A racial reconciliation fantasy designed to be a crowd puller that guilt trips white audiences. Green Book review brought to you by AboutFlick’s Mr T.
Director: Peter Farrelly
Review: Set in 1962 America, Green Book is a story about the friendship that developed between Don Shirley (Mahershala Ali), an African-American pianist and Tony Vallelonga (Viggo Mortensen), an Italian-American bouncer. Tony doubles up as his driver and bodyguard during Shirley’s concerts in the segregated south. The film’s name is derived from a handbook available during the era which supposedly listed ‘safe’ places for people of colour to dine or stay in, without facing aggression from vicious racists.
The film is quite well-made in terms of technicality. The cinematography is good, so are the editing and production design. Both lead actors Mahershala Ali and Viggo Mortensen have incredible range, and their performances are captivating. Ali, who has never been afraid to take on roles that tackle issues of racism head on, as in Moonlight (2016), Luke Cage or True Detective, is no different here and delightful to watch. Viggo Mortensen has previously appeared as a strongman or hitman in films like Eastern Promises (2007) and A History Of Violence (2005) and this character is a radical departure from his earlier work. The chemistry between the leads is noteworthy, and saves the movie from drowning in mediocrity.
Now, as I’m sure many critics have pointed out before, the accuracy of the events in Green Book is up for debate. It’s also a very simplistic breakdown of the struggles of people of colour in the USA, told through a predominantly white lens. It perpetuates the white saviour narrative, where a lost black soul in Don Shirley gets token lessons on the importance of family and culture from Vallelonga. The film feels very formulaic and derivative of buddy cop dramas from the 1980s, and it’s like watching Driving Miss Daisy (1989), only in reverse. Italian Americans are presented as uncouth and thick-headed, and the women in the film are the exact opposite of fleshed out characters. Some may call it feel-good and heart-warming, but I think the correct term is cliched.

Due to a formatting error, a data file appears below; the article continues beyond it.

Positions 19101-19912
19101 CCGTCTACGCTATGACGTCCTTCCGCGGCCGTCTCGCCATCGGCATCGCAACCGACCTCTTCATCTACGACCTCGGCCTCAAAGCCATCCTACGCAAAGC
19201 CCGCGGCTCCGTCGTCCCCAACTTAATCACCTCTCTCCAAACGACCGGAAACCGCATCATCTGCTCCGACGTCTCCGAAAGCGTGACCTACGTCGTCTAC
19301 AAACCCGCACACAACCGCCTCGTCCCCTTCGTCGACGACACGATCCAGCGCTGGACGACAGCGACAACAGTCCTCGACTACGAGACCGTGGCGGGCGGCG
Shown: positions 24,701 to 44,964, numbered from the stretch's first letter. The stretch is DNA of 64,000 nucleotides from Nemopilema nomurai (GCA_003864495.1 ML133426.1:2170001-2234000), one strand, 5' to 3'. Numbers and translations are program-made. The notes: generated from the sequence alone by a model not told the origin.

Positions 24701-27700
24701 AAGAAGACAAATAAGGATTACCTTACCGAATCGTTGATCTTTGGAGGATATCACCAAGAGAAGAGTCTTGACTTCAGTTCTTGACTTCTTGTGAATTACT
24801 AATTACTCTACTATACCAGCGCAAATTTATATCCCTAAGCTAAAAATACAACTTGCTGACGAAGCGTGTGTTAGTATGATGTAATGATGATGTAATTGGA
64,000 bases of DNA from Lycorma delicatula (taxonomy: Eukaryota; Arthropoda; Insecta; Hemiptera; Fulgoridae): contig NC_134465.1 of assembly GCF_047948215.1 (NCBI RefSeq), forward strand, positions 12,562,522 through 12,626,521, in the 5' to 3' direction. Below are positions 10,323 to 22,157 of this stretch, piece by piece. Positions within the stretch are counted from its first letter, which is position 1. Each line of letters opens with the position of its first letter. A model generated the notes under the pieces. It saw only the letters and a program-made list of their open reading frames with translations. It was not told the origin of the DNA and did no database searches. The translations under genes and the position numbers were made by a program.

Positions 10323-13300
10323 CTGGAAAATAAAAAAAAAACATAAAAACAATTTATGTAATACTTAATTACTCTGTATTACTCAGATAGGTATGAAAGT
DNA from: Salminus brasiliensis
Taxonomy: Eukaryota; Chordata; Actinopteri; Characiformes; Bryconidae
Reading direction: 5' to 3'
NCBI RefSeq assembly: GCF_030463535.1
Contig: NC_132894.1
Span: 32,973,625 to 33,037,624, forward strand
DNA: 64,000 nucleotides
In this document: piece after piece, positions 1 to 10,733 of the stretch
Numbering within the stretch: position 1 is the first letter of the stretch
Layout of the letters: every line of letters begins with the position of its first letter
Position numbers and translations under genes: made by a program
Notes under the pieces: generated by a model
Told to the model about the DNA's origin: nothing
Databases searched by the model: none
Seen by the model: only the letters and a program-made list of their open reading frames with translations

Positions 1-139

With scenes like Shirley being refused admittance to a restaurant or restroom, being beaten up and subjected to discrimination by police, this racial reconciliation fantasy is designed to be a crowd puller that guilt trips white audiences. Is Green Book the best film of 2018? Certainly not. Is it the best film on racial issues of 2018? Nope. Depending on who you ask, that title belongs to either BlacKkKlansman or The Hate You Give. This is the best movie of 1990, unfortunately made in 2018.
Rating: My rating for Green Book is 3/5.
Who should watch this: Anyone who likes films on racial intolerance should watch Green Book. You should also check out BlacKkKlansman (2018), The Hate You Give (2018), Get Out (2017), Selma (2014) and Malcolm X (1992).